July 26, 2006

Totally Radical

So I read this article, over at Inside Higher Ed. It's written by a professor who teaches rhetorical studies, but the entirety of the article is about the challenge of teaching queer theory to Texans, and whether or not he has somehow compromised his radical street cred by relying on liberal humanism.

Well, fine. I'm a traditionalist, so I'm not gonna waste time arguing about it--just call me a pawn of the phallocentric culture, yadda, yadda, yadda. But that's not even my point.

The writer spends some time lamenting the death of academic freedom and growing public hostility toward the professoriate at the same time that he creates an interesting meta-example of why these things may be the case.

First off, the paragraphs wherein the professor describes the subject matter read like a parody of an academic written by someone like, well, me. When you start a paragraph with

The day after I lectured on heterosexist norms in heavy metal music videos, I was summoned to the principal’s office to get a talking to.

you might be inviting some ridicule from the outside world. I read the prof's email to his class, his explanation as to why he's doing what he's doing, and have to wonder what would happen if he sent it to the parents of the students he teaches.

Because here we see the disconnect between the real world and academe. Like it or not, the image of the ivy-covered walls that the public has of academia does NOT include a classroom full of co-eds involved in a discussion of The Man forcing his phallus on society via Warrant's Cherry Pie video. Seriously.

It's obvious that part of the university's job is to expose students to different points of view and to force them to examine rhetoric and rhetorical strategies. It's also apparent to anyone who's been in academe and then left for the "real world" that the compartmentalization and obsession with minutiae that serves professors so well in getting published and getting tenure doesn't translate well outside the academy; in fact, it tends to seem like so much meaningless mental masturbation. And when you're paying someone up to six figures a year on the taxpayer's dime to talk about interchangeable sex organs as represented in the music of a "polyamorous figure" named Peaches--well, I can see where the public hostility is coming from.

There's room in the university for both academic freedom and the ability to fire hacks, proselytizers and plagiarizers without apology (not that this professor is any of the latter). But I don't exactly trust academia's leading lights to figure out how to do this any time soon. How's that for radical?

Posted by Big Arm Woman at July 26, 2006 02:26 PM
Comments

I don't get heavy metal. I do know the phallocentric implications of swagger, however : too tight pants.

Posted by: Ron Hardin at July 26, 2006 06:16 PM

Did you see the First Person column from Thursday July 20th in the Chronicle of Higher Ed's Career section? It's by a new prof who frets about social responsibility in regard to his university's retirement plan.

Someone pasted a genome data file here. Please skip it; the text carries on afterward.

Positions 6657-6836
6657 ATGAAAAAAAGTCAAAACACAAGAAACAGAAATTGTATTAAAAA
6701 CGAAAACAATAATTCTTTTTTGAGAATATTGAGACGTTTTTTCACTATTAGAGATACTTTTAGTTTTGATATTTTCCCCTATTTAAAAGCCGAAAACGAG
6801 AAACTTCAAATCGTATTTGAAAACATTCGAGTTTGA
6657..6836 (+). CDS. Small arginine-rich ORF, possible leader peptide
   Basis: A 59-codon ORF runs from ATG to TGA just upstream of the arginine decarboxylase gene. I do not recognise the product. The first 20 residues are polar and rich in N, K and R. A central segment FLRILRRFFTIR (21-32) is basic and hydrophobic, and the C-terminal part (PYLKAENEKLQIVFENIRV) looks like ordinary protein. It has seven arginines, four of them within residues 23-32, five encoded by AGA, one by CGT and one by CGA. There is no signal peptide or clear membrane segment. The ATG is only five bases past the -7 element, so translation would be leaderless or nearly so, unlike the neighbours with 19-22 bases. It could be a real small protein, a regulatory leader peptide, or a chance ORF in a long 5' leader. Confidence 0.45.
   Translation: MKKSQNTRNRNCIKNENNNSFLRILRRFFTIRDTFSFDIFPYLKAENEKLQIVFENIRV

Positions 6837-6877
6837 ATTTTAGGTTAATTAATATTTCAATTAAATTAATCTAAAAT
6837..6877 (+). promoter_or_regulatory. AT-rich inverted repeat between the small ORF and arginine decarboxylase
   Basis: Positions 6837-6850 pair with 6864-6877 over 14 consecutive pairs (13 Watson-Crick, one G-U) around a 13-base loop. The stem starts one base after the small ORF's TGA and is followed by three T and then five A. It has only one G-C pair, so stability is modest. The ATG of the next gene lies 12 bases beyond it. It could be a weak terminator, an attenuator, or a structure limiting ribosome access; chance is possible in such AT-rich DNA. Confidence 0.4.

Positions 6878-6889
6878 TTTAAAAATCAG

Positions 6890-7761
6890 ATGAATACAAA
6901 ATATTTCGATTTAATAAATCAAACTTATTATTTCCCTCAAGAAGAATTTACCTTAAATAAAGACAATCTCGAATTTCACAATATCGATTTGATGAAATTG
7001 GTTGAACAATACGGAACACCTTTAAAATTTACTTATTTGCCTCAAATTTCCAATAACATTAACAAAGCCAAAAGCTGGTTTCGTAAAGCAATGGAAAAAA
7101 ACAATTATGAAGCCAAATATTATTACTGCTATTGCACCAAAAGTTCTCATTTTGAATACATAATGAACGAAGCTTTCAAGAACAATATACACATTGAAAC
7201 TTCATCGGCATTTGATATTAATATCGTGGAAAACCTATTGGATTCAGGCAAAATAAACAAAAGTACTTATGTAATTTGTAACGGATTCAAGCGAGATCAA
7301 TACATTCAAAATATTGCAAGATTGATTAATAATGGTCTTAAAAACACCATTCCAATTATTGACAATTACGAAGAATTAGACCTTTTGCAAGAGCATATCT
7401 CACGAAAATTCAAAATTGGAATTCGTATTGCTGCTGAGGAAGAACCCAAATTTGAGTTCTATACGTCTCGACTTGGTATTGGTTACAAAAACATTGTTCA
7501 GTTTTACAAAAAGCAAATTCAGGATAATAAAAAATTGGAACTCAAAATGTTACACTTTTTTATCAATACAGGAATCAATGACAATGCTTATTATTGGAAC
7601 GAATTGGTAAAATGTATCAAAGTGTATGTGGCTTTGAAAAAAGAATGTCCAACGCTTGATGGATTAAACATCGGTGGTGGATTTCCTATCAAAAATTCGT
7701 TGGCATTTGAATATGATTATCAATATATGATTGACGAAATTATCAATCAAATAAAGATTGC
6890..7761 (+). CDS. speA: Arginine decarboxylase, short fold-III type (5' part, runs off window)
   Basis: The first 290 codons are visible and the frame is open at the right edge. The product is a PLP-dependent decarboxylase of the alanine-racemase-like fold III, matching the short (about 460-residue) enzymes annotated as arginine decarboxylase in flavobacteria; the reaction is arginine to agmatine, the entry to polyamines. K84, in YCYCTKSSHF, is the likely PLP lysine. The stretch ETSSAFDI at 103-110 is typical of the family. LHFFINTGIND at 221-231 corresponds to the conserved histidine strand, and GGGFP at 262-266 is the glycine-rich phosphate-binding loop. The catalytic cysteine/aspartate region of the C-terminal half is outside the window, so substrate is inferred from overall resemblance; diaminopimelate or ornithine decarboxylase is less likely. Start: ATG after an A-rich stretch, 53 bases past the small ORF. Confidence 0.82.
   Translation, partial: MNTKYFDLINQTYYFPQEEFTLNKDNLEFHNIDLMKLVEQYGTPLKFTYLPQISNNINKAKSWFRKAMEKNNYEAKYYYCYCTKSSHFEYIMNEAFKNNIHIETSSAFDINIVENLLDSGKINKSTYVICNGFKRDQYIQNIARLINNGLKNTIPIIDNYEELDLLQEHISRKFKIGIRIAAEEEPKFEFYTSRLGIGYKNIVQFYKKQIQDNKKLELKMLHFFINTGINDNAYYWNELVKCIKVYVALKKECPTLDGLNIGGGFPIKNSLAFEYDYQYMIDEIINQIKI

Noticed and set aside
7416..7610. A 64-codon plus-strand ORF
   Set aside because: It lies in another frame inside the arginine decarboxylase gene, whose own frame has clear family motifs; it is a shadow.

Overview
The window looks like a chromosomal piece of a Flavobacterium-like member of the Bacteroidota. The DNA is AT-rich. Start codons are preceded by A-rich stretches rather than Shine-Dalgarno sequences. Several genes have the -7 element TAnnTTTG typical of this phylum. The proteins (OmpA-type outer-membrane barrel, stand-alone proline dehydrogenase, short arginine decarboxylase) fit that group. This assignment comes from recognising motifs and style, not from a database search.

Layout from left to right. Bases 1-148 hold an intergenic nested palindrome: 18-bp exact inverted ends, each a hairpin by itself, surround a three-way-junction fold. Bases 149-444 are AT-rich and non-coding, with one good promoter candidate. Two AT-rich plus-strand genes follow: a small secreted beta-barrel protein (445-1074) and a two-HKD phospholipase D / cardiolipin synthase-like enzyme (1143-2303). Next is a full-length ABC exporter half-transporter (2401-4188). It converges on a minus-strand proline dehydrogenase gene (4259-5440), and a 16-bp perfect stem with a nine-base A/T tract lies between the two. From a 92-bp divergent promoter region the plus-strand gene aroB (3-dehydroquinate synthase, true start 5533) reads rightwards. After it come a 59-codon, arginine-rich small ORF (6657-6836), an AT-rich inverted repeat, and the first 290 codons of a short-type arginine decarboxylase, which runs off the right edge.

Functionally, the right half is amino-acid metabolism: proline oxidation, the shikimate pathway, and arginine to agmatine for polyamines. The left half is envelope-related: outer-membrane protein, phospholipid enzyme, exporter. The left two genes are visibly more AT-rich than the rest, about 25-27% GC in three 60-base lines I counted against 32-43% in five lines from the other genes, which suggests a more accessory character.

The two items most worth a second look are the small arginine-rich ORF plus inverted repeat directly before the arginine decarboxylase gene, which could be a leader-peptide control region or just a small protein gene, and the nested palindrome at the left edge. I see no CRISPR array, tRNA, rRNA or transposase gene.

He's also disturbed by his tendency (in the face of mortgage payments & child care) to find himself "gravitating toward the inexpensive and mass-produced clothing offered by large corporate retailers." (wow, this poor schlub is actually having to descend to the level of the Great Unwashed Masses by shopping at the cheapest store--what a martyr.)

What really freaks this guy out, though, is that by participating in a retirement plan that depends on "capitalist" investments, & by buying cheap clothes at (presumably) a big-box store, he's "essentially saying that the welfare of my family is more important than the welfare of others, which is truly the last sentiment that I want my students to identify with."

My jaw hit the floor at that last sentence. Yeah, that's what we should be teaching our students to do--flush their family's long-term wellbeing & financial stability down the toilet just to make a "socially responsible" gesture.

Yechhh. I'm still feeling queasy.

Posted by: stina at July 26, 2006 07:24 PM

If only I had written that paper, 20+ years ago on the Rocky Horror Picture Show serving as the Eucharist for the church of American hedonism, I'd *have* tenure. (Yes, I WAS drunk and throwing fistfuls of rice when inspiration struck me.)

Posted by: Naomi at July 26, 2006 07:46 PM

Mencken on Thorsten Veblen, 1919. Long, but worth it and strangely relevant....

[Veblen's prose is] a cent’s worth of information wrapped in a bale of polysyllables.... It was as if the practice of that incredibly obscure and malodorous style were a relentless disease, a sort of progressive intellectual diabetes, a leprosy of the horse sense. Words were flung upon words until all recollection that there must be a meaning in them, a ground and excuse for them, were lost. One wandered in a labyrinth of nouns, adjectives, verbs, pronouns, adverbs, prepositions, conjunctions and participles, most of them swollen and nearly all of them unable to walk. It was, and is, impossible to imagine worse English, within the limits of intelligible grammar. It was clumsy, affected, opaque, bombastic, windy, empty. It was without grace or distinction and it was often without the most elementary order.... Worse, there was nothing at the bottom of all this strident wind-music – the ideas it was designed to set forth were, in the overwhelming main, poor ideas, and often they were ideas that were almost idiotic. The concepts underlying, say, “The Theory of the Leisure Class” were simply Socialism and well water.

Academe has been that way a long time.

Posted by: PersonFromPorlock at July 26, 2006 08:13 PM

So in a post about the tension between the Walls of Ivy and The Real World, why should anyone give a bubbly fart about ringtones?

Posted by: Bruce Lagasse at August 1, 2006 03:16 AM